Weather Forecast


833 looks at weighting grades

Starting this fall,District 833's high schools will give students who take advanced classes grades 20 percent higher than they could earn in traditional classes if a proposal is approved by the school board Aug. 21.

The board heard the proposal at its July 17 workshop meeting from Randy Zipf, assistant superintendent for secondary instruction, Efe Agbamu, Park High School principal, Linda Plante, Woodbury High School principal and Aaron Harper, East Ridge High School principal.

Currently, students choose not to take Advanced Placement courses because they can get a high grade in a traditional class that will boost their class rankings. If they opt for a harder class, even though they could be learning more, if they get a B, it hurts their ranking.

"We want to reward students who take on more rigorous class work," Zipf said. "We also want to increase the number of students taking advanced classes."

The proposal, already in place in a number of school districts in the metropolitan area including Anoka-Hennepin, Bloomington and Lakeville, has been discussed and approved by meetings with district parents, students, site councils and curriculum and instruction committees, Zipf said.

Advanced Placement, College in the Schools and International Baccalaureate classes (planned to start in 2010 at Park) would qualify for weighted grades under the proposal.

More classes can qualify in the future but the current list of advanced placement classes includes studio art, literature and composition, language composition, calculus, statistics, biology, chemistry, physics, world history, government and politics and economics.

College in the Schools classes, offered only at Woodbury High School, include psychology, German and Spanish for college credit.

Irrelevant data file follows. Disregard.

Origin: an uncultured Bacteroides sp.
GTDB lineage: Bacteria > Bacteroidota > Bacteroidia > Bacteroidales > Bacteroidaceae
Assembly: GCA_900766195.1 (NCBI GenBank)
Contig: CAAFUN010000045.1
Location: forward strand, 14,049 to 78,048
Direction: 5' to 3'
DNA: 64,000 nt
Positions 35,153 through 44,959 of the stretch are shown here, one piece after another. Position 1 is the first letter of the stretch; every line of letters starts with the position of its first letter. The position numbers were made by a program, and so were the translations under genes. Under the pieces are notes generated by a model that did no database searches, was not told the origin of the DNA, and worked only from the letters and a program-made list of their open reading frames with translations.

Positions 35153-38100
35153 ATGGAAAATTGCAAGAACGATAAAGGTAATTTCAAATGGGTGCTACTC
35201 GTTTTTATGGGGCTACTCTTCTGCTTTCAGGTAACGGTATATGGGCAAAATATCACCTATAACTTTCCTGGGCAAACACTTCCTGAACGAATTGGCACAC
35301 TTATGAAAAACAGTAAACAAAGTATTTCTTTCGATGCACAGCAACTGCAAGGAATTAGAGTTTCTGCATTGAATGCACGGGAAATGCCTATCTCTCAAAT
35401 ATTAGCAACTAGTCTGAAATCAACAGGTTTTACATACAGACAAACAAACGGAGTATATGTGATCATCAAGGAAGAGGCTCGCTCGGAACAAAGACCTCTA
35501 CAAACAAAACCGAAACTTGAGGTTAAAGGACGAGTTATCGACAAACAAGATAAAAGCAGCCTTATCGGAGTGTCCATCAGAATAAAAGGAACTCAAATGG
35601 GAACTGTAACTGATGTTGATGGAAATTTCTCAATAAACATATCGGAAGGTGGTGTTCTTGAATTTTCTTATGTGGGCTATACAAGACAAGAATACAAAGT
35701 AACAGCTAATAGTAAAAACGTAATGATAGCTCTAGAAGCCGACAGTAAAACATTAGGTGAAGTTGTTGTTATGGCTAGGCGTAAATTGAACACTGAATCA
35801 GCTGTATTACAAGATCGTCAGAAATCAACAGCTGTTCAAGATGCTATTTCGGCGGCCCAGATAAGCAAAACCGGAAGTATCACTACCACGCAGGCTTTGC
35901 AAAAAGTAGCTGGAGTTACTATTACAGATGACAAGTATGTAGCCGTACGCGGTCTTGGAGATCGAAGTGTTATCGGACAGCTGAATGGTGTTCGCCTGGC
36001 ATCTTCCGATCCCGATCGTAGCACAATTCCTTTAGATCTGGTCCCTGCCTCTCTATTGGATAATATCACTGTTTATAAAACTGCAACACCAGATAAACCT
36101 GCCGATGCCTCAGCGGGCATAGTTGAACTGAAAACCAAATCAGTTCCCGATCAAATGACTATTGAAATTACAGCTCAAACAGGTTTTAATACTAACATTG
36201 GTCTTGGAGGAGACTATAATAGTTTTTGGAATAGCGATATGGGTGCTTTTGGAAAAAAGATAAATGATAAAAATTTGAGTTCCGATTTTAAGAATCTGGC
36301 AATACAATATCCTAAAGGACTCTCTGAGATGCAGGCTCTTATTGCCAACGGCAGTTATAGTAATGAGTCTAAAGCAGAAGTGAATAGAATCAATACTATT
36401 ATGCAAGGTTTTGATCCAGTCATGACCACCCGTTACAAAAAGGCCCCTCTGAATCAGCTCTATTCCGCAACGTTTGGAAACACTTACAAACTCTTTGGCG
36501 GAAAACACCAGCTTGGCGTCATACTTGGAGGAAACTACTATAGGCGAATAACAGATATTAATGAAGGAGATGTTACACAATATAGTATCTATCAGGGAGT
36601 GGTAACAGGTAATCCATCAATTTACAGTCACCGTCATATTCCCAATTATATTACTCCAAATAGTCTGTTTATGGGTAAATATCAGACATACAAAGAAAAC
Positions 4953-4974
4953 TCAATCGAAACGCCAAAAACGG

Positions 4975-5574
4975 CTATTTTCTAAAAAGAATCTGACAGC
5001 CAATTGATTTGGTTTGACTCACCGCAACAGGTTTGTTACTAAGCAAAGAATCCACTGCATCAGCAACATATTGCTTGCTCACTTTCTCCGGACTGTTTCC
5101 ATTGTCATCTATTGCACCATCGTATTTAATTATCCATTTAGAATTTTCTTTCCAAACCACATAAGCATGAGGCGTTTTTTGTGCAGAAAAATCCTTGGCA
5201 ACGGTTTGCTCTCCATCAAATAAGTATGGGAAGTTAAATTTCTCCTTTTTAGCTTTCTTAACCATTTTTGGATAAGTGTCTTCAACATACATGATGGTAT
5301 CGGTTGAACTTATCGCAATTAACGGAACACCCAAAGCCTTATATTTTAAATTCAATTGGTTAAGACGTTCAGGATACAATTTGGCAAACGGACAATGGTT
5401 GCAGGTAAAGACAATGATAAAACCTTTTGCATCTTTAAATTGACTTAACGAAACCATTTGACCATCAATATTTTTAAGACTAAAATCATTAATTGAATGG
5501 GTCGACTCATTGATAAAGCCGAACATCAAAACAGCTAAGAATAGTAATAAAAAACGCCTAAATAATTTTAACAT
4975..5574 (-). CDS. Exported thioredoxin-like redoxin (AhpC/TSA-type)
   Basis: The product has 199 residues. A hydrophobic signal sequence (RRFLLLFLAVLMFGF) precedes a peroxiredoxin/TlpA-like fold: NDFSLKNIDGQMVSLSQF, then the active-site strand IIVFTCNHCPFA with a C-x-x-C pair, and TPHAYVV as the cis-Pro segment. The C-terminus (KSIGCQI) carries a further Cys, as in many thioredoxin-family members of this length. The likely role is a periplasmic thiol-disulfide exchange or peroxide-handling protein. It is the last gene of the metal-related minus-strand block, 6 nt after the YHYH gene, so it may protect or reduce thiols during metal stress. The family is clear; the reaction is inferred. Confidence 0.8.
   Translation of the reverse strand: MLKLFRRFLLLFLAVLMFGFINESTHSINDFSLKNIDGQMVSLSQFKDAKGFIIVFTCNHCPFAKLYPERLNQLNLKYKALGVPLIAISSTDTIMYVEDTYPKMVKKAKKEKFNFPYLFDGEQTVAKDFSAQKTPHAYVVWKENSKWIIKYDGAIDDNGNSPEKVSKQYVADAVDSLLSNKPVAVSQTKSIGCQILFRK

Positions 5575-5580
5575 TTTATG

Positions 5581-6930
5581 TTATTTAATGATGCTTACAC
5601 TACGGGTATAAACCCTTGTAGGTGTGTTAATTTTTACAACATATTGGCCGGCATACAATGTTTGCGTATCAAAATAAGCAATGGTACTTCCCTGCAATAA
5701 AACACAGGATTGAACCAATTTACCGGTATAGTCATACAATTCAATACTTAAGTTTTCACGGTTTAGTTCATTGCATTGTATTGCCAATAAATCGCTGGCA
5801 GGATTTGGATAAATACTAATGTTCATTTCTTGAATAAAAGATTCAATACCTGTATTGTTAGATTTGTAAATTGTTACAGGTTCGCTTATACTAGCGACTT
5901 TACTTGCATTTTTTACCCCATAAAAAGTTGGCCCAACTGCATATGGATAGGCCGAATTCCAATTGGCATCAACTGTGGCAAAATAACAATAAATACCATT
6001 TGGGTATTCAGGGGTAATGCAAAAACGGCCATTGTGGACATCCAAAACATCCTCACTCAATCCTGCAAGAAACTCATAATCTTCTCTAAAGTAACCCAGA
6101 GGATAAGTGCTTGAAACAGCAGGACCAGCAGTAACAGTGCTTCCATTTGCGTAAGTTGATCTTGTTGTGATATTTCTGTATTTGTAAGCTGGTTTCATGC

Plante said students who take advanced placement classes do better in other classes and in college.

"The research is clear on that," she told the board. "Parents say their kids lost out on scholarships because we do not have weighted grades," she said.

"There is a philosophy that only top kids take the classes, but I don't agree," said Harper. "All kids should have a chance."

High-achieving students have parents who push them, according to Agbamu. Mid-level students have incentive to take more rigorous classes if there is a weighted system.

It's also being recommended that "A-plus" grades no longer be given.

Students who receive the grade now earn 4.33 honor points for a credit.

There is a wide variation among teachers in how the additional plus grade can be earned, Zipf said.

"It hasn't been standardized," Plante said. "For six years, I've been wondering how there could be something beyond 'superior.'"

"Eliminating 'A-pluses' doesn't do away with inconsistencies," said Leslee Boyd, board member.

Although it was discussed at a parent meeting in March, applying weighted grades to classes current high school students have already taken is not being recommended.

Board member Jim Gelbmann said he supports weighted grades but thinks not giving credit retroactively would punish students who took them before their senior year.

Plante said implementing weighted grades this fall can be done because there are normally many class changes when school starts. Students will be notified so they can change their registrations.

"It will involve a lot of work, but our counselors know that," Plante said.